David Najar describes nature as a subject that is simultaneously in perfect harmony, full of beauty, and near God. His artwork seeks to capture this indescribable balance with a serene combination of movement and color, mixing imagination with reality.
Najar’s paintings are sold worldwide and have been featured in exhibitions throughout Israel, Canada, and the United States.
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DAVID NAJAR: PERSONAL HISTORY
Born in 1962, David Najar grew up in Israel. His teachers recognized Najar’s artistic skills, but his family was less supportive of Najar’s talent.
“In my family there was no such thing as an artist or painter. The closest thing to a painting we had at home was a tapestry,” Najar says.
Najar attended Bar-Ilan University from 1987 to 1990, where he earned a Bachelor of Science in Social Sciences. With his artistic pursuits stymied, sports took over Najar’s life. This eventually led him to an exercise facility that also served as a school for Krav Maga, the hand-to-hand combat system used by Israeli defense and security forces. Najar took an interest in the martial art, and soon after met Imi Lichtenfeld, the creator of Krav Maga. The two became fast friends despite an age difference of 50 years, and Najar endured intense training to become a coach and leading figure in Krav Maga.
Najar taught Krav Maga for 20 years. During his many conversations with Lichtenfeld, his master often told him that he “would be surprised by what you’ll find inside you.” This prophetic musing came to be when Najar visited a museum where, upon viewing a painting by Pierre-Auguste Renoir, felt his passion for art reawaken and decided he had to learn how to paint.
Najar was in his 30s when he realized that he wanted to create art for a living. He signed up for painting classes, instructing Krav Maga by day and painting at night. After a year of classes, his art teacher praised Najar’s abilities, but asked him to leave the class because of his “independent style.”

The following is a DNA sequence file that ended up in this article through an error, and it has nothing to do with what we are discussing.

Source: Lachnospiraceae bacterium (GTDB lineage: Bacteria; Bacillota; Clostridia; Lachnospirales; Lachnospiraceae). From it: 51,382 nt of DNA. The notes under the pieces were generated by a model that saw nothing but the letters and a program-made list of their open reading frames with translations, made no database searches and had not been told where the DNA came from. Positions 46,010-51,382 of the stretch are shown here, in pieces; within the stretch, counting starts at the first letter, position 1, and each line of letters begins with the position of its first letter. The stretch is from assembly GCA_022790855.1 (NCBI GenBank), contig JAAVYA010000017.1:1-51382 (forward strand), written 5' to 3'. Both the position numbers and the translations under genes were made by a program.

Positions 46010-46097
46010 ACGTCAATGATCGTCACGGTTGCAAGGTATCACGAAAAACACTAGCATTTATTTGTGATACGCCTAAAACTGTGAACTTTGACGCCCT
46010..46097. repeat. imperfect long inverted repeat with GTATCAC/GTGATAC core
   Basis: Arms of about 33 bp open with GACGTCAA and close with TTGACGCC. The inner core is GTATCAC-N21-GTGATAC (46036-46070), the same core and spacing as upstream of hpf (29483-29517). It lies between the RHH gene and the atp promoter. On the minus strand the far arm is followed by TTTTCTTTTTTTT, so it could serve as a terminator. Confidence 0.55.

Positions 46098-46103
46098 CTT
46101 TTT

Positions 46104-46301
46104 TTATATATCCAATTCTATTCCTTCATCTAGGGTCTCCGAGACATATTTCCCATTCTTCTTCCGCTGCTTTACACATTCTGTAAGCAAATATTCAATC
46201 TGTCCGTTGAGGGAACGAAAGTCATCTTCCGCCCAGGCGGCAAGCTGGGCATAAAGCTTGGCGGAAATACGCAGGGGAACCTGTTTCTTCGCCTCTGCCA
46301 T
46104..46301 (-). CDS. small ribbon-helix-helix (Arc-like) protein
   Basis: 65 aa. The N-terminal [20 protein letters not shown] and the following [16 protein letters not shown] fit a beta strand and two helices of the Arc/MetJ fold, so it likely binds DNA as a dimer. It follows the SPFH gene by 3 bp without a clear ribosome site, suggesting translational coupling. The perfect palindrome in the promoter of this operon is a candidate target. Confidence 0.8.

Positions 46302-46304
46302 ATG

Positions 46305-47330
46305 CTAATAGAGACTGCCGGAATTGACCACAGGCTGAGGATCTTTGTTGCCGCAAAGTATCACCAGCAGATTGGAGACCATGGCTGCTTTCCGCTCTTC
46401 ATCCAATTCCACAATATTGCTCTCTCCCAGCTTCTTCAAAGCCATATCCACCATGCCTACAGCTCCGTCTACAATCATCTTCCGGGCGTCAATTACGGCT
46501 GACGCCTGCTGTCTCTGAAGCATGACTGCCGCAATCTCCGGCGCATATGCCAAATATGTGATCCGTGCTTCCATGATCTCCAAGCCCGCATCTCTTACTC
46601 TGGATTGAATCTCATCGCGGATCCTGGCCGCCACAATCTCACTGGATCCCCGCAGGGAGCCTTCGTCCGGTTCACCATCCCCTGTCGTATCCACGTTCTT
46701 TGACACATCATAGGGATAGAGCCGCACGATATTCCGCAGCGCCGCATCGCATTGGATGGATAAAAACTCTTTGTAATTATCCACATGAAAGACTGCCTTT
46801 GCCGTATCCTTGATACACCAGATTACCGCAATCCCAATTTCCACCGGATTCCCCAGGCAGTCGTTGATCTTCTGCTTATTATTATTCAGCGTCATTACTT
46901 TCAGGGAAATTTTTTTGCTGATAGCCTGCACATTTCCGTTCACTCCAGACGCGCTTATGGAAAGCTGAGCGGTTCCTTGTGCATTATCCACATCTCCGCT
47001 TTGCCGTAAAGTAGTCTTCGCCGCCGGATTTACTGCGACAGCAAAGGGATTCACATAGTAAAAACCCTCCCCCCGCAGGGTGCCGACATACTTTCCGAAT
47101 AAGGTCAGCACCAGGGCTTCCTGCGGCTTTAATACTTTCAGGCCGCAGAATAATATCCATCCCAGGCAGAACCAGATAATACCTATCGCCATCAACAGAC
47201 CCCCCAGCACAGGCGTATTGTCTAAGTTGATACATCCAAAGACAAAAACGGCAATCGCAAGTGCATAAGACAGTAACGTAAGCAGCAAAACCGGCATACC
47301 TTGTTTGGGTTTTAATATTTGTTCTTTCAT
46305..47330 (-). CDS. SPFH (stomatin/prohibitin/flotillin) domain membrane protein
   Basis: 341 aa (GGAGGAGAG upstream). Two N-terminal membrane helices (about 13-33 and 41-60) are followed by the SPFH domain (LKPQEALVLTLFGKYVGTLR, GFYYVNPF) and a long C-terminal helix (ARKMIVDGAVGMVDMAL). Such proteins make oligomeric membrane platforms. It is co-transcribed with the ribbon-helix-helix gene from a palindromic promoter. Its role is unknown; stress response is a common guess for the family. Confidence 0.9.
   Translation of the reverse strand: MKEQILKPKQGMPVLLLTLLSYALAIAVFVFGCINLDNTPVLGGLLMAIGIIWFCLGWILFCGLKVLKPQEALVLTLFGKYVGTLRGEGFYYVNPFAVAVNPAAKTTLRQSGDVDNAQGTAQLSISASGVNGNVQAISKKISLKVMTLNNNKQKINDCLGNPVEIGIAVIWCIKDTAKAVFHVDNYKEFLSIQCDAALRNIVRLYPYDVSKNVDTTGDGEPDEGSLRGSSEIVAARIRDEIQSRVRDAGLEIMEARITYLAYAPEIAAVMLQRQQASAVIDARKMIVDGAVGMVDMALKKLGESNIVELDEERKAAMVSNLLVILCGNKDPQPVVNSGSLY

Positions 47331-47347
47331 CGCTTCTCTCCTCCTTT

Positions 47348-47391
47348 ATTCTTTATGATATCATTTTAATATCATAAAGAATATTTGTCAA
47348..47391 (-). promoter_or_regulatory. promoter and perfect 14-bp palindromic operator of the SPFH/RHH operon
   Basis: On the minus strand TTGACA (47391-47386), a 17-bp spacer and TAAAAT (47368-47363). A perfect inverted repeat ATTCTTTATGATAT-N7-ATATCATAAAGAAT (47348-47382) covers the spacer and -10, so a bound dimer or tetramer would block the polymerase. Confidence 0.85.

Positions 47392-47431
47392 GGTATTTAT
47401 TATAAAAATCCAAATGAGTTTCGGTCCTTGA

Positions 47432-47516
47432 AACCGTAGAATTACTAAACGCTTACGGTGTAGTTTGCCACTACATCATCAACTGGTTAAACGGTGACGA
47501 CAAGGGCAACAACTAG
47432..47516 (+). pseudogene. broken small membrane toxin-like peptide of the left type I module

The artist didn’t let the critique deter him. In 2003, renowned Israeli artist Itzchak Tarkay began to mentor Najar. The two artists painted together until Tarkay’s passing in 2012. Najar also learned from Moshe Rosenthalis, a Lithuanian artist who was a soldier and illustrator during World War II before immigrating to Israel.
Today, Najar continues to paint at his studio located in Israel.
“I thank God that I do things that I love,” he says. “I don’t take it for granted.”
STYLE AND INFLUENCES
David Najar coins his vivid portrayals of nature as “Contemporary Expressionism.” The artist says he does not base his scenes on actual places, but that about 40 percent of his technique leans toward abstraction. Instead, Najar borrows aspects from reality and combines them in his imagination.
Najar embraces the philosophy that beauty is everywhere, and that one does not need to travel far to see something worthwhile.
“It’s not just shapes and colors, you see the harmony, the symbiosis, the unconditional love,” he says of nature. “I try to share with someone who looks at it the feeling that I have when I look at the colors, the movement there, the quietness.”
Characterized by coiled brushstrokes, rippling patterns, and saturated hues, Najar uses nature and his love for artists like the Impressionists and Post-Impressionists as inspiration. Najar paints spontaneously, instinctively choosing colors to express his emotions.
Utilizing impasto and rubber brushes, Najar uses color and texture to define the relationship between light and shadow in his paintings. Often focusing on landscapes, his compositions feature themes of reflection by utilizing water sources, the setting sun, and shadows. He also paints figures and still lifes, focusing on bright colors that are deepened by heavily contrasting shadows.
While he doesn’t consider himself a philosopher, Najar believes that to become an artist, one doesn’t need to attend art school. Instead, one simply has to look around and let nature be an instructor. He says that the modern world is so busy that everyone should slow down, and uses his art as an invitation for viewers to stop and breathe.
“I try to give you something where your soul can feel at home,” Najar says.
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